France in brief

France in Brief

About-France.com - a connoisseur's guide to France

Essential information for France

On this page Essential facts: Territory Culture
Money Climate Food and wine
Paris, and the rest of France Public holidays in France Planning a trip - before you go

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For more detail on the topics mentioned on this France in Brief page, follow the underlined hyperlinks.

France in a nutshell

France is a modern European state and a republic, and is one of the world's  top six economies. The French head of state is the President, currently Emmanuel Macron, elected by universal suffrage ( 2017 elections) : the president governs through a Council of Ministers and a parliament made up of two chambers, the National Assembly (lower house) and the Senate (upper house). 
Metropolitan France (France in Europe) has a population of slightly over 62 million, a little more than that of the United Kingdom. For more key data see facts and figures


Surface area: with a surface area of 547,030 km², or 211,209 sq. miles, metropolitan France is twice the size of the UK, and slightly smaller than the state of Texas. It is the biggest nation in western Europe.. France has land borders with Belgium, Luxembourg, Germany, Switzerland, Italy, Spain and Andorra. It is also bordered by the North Sea, the English Channel, the Atlantic Ocean and the Mediterranean. See coasts

Major cities:

The capital and the nation's largest city is Paris. Apart from Paris by far the largest urban area in France, other major cities are Lyon, Marseille, Lille and Toulouse. For city populations and more details see French city ranking tables.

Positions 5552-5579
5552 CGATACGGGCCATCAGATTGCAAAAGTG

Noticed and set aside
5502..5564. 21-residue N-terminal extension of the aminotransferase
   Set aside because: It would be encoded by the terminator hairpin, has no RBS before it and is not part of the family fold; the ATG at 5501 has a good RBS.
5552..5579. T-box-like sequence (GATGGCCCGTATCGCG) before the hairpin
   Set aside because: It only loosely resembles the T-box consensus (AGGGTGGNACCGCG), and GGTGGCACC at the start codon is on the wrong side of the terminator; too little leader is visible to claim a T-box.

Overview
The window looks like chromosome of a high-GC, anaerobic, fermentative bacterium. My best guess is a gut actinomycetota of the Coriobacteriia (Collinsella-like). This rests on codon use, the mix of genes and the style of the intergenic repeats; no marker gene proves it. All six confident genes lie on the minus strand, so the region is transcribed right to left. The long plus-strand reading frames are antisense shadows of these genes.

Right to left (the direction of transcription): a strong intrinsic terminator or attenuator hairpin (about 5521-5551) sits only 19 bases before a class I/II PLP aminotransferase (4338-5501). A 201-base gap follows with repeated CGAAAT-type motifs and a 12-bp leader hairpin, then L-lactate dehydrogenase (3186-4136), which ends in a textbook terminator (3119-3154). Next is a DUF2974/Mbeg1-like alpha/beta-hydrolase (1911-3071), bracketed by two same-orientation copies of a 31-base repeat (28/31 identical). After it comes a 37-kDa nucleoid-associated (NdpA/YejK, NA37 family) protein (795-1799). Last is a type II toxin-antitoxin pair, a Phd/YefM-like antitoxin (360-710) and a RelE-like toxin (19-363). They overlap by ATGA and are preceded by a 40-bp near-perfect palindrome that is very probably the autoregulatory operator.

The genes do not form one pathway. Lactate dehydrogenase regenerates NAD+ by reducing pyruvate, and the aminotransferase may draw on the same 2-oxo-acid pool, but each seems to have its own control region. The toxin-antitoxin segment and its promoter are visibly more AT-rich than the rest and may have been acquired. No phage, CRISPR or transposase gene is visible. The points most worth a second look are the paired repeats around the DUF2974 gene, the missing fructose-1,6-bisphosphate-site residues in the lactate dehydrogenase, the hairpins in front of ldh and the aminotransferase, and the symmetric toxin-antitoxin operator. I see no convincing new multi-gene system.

Administrative areas:

Metropolitan France (France in Europe) is divided, administratively, into 13 regions, and 96 counties, known as departments. See maps of France.  The number of regions was reduced from 22 to 13 on 1st January 2016.



The official language is French, though regional languages such as Breton and Alsacian are making a comeback.

National heritage

One of the oldest nations in Europe, France - which the Romans called Gaul - is also a country with a very rich cultural and environmental and cultural heritage.


There is no official religion in France; France is a secular republic. However about about half of French people say they are Catholics, and 2% Protestants. Less than 10% of French Catholics are regular church-goers. Some 3% to 4% of the French population are Muslims. There are churches in all French towns and most villages. More information: Religion in France



France's currency is the Euro, and most garages, hotels and shops in France accept credit cards, though may not always accept swipe cards without a microchip. Click here for advice about currency exchange.